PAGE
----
ArthroBox™ Training System Innovates Surgical Skills Training – Complex Goal, Simple Tool
Arthroscopic procedures have been a daily routine in orthopaedics for decades, and it typically takes surgeons many years to become skilled enough to carry out complex procedures in a safe, dependable, efficient and reliable way. Acquiring the expertise for arthroscopic surgical procedures requires a smooth interplay of spatial orientation, manual skills and arthroscopic know-how. The hand-eye coordination required to manage the camera and instruments from different perspectives within the joint space is a critical and demanding step in the training of all surgeons.
These basics are usually taught in classes and workshops with the help of plastic joint models or cadavers. In recent years, sophisticated and costly simulators have also been used for educational purposes in order to prepare future arthroscopic surgeons for their responsibility of treating patients. For financial and logistical reasons, classes on models and cadavers, as well as practical training with virtual simulators usually only allow students to spend a limited amount of time on their individual training.
During their arthroscopy fellowship in Canada in 2012, two young surgeons, Samy Bouaicha, MD, and Will McCormick, MD, developed the idea for a simple and affordable arthroscopic training tool that they called ArthroBox. In doing so, the main objective was to create an abstract tool in the form of a box, the size of a knee or shoulder joint, with exchangeable modules to be used as skill plugs. The intention of this box was to provide the opportunity to practice basic arthroscopy skills anytime and anyplace, without limitation.
“The ArthroBox was conceived as a portable low fidelity trainer for teaching triangulation and arthroscopic motor skills,” said Dr. McCormick. “This is a simple but effective tool that allows busy residents, fellows, OR assistants, and industry partners to efficiently use as little as five minutes of downtime to improve skills of direct importance to arthroscopy. For trainees, we see the ArthroBox as a way to maximize precious operating room time by mastering critical skills before patient contact. Modularity allows us to systematically develop the building blocks for complex arthroscopic techniques that might otherwise take hundreds of operative cases to learn and the options are practically limitless.”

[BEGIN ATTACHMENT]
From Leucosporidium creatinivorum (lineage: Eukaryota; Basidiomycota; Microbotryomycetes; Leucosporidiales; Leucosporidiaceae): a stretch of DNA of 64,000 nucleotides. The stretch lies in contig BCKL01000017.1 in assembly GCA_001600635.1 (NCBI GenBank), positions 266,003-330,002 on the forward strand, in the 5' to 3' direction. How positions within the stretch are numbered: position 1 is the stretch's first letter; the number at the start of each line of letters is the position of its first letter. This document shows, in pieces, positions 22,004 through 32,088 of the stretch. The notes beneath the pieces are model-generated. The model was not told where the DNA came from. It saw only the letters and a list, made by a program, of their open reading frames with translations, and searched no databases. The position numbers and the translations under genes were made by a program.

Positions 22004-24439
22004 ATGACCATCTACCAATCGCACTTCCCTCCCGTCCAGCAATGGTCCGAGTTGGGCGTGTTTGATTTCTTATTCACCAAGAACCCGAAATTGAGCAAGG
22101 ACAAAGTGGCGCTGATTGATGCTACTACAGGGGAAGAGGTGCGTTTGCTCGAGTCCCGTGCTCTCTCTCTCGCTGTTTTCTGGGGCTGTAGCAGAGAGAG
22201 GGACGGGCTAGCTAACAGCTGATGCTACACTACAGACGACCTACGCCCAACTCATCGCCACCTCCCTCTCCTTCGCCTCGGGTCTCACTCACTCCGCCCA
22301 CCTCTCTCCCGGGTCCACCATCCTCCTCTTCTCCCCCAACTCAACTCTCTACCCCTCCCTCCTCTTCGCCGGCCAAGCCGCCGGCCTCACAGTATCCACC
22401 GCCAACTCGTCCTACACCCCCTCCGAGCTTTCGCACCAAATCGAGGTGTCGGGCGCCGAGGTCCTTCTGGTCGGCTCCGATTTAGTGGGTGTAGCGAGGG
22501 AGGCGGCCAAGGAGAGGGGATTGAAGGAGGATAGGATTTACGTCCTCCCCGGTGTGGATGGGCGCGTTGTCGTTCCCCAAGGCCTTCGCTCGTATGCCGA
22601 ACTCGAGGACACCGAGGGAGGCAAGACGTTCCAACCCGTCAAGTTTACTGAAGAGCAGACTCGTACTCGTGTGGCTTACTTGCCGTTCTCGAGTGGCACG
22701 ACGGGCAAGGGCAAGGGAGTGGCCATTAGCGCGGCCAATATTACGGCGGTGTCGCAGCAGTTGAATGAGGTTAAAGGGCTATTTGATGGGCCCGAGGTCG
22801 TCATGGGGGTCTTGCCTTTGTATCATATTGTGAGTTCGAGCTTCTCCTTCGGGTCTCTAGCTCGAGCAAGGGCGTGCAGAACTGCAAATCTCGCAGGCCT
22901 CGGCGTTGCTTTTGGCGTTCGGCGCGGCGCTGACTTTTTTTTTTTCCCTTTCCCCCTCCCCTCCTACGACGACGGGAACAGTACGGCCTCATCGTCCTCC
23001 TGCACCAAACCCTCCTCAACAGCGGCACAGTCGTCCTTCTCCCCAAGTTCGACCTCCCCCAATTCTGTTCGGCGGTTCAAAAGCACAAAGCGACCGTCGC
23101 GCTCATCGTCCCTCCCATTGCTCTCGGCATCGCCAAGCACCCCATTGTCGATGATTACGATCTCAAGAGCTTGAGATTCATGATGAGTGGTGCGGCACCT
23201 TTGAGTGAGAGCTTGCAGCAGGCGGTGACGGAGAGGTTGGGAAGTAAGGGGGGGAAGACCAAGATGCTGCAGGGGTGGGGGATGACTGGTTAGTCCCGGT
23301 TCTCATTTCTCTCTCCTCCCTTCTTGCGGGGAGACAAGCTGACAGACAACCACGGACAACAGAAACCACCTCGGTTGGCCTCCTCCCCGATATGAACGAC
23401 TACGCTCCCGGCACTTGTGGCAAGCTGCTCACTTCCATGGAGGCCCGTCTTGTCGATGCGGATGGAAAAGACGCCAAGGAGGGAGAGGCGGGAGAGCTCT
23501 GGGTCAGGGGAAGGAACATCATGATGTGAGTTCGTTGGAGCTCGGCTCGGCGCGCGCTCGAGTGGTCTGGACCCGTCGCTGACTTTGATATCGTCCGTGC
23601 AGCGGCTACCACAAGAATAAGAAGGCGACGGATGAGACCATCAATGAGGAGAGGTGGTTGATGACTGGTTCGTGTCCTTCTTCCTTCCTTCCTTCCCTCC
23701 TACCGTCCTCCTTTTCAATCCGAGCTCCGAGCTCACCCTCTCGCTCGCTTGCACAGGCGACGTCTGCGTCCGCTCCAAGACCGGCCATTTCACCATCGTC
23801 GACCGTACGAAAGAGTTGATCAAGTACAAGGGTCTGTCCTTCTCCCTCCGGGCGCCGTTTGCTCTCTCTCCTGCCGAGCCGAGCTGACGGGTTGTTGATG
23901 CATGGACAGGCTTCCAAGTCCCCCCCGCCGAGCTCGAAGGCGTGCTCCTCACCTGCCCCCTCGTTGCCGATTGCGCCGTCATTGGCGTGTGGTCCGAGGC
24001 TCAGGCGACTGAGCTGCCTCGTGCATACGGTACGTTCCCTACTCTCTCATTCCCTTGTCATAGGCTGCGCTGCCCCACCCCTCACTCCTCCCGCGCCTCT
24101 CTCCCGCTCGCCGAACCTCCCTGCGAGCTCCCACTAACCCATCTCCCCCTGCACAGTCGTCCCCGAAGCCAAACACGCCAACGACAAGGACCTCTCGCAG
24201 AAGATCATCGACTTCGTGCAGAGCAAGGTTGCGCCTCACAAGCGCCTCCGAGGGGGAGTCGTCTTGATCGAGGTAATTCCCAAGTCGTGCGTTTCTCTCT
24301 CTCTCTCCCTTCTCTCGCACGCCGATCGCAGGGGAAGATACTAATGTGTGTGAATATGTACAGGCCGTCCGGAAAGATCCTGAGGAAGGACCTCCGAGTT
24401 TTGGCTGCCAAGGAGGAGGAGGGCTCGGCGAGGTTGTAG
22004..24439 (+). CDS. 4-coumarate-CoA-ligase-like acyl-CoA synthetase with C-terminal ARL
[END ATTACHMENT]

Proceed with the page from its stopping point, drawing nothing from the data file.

After returning to Switzerland after this fellowship, Dr. Bouaicha continued developing the first prototype of the ArthroBox as well as the skill plugs and found the ideal partner in Arthrex to finalize and launch this innovative tool.
“In my eyes, Arthrex is the undisputed leader in arthroscopic education worldwide and a great effort is made to support all levels of expertise from medical students to expert orthopaedic surgeons,” said Dr. Bouaicha. “After developing the name, design and a fully functional prototype of the ArthroBox and the skill plugs, I felt confident in partnering with Arthrex to pair my workbench manufactured product with the high-end production and marketing know-how needed to bring ArthroBox to life.”
This is where Arthrex’s GmbH staff from Munich, Germany came in to further develop the technology and software needed for the ArthroBox. As the project progressed, the team of developers expanded to become a global product development team. The team currently consists of staff members from both GmbH and Arthrex Inc.'s Digital Media team, the Imaging & Resection Product Management team and Arthrex California Technology staff. The result was a skills training kit with a fully integrated arthroscopy video camera, scope and LED light source that simply plugs into a laptop as a monitor with a modular, enclosed fixture to practice a variety of arthroscopic surgical skills and techniques anytime, anywhere.
“This has been an example of how we can move things ahead globally as a team,” shared Mike Cottle, Arthrex Director of Imaging & Resection. “It’s been a great project because of the collaboration between the teams globally from Digital Media, Imaging and Resection Product Management, Arthrex California Technology and many others.”
The mobility of the box, the "plug and play" principle, as well as its affordability, makes the ArthroBox a practical tool for students’ and surgeons’ arthroscopic surgical training.
“ArthroBox fills a gap in the education process,” added Pierre Guimard, Arthrex Imaging & Resection Product Manager. “Not only for orthopaedic residents, but for our agency’s technology consultants to be able to train on these vital skills.”
ArthroBox Kits currently available include:
• Rotator Cuff Practice Kit
• Glenohumeral Instability Practice Kit
• Meniscal Repair Practice Kit
• OCD and Fracture Fixation Practice Kit
More kits will be released on a regular basis as new modules are developed.
“In the capable hands of Arthrex, we are excited to watch ArthroBox reach its fullest potential in the next few years as passionate educators collaborate on this project,” shared Dr. McCormick.
Click here to view an ArthroBox demonstration video presented by Christopher Adams, MD, Arthrex Director of Medical Education.